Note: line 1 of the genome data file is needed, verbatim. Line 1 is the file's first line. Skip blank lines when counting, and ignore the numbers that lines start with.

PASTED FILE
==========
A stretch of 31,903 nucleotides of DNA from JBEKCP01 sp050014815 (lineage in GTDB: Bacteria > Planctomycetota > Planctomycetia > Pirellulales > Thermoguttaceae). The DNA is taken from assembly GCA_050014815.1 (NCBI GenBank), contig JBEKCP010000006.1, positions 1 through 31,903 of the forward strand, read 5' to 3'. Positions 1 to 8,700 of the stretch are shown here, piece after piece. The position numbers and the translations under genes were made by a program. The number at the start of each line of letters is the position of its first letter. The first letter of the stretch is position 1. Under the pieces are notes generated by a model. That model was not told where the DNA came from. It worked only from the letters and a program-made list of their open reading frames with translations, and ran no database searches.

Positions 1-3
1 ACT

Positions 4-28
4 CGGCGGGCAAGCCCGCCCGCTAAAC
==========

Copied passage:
A stretch of 31,903 nucleotides of DNA from JBEKCP01 sp050014815 (lineage in GTDB: Bacteria > Planctomycetota > Planctomycetia > Pirellulales > Thermoguttaceae). The DNA is taken from assembly GCA_050014815.1 (NCBI GenBank), contig JBEKCP010000006.1, positions 1 through 31,903 of the forward strand, read 5' to 3'. Positions 1 to 8,700 of the stretch are shown here, piece after piece. The position numbers and the translations under genes were made by a program. The number at the start of each line of letters is the position of its first letter. The first letter of the stretch is position 1. Under the pieces are notes generated by a model. That model was not told where the DNA came from. It worked only from the letters and a program-made list of their open reading frames with translations, and ran no database searches.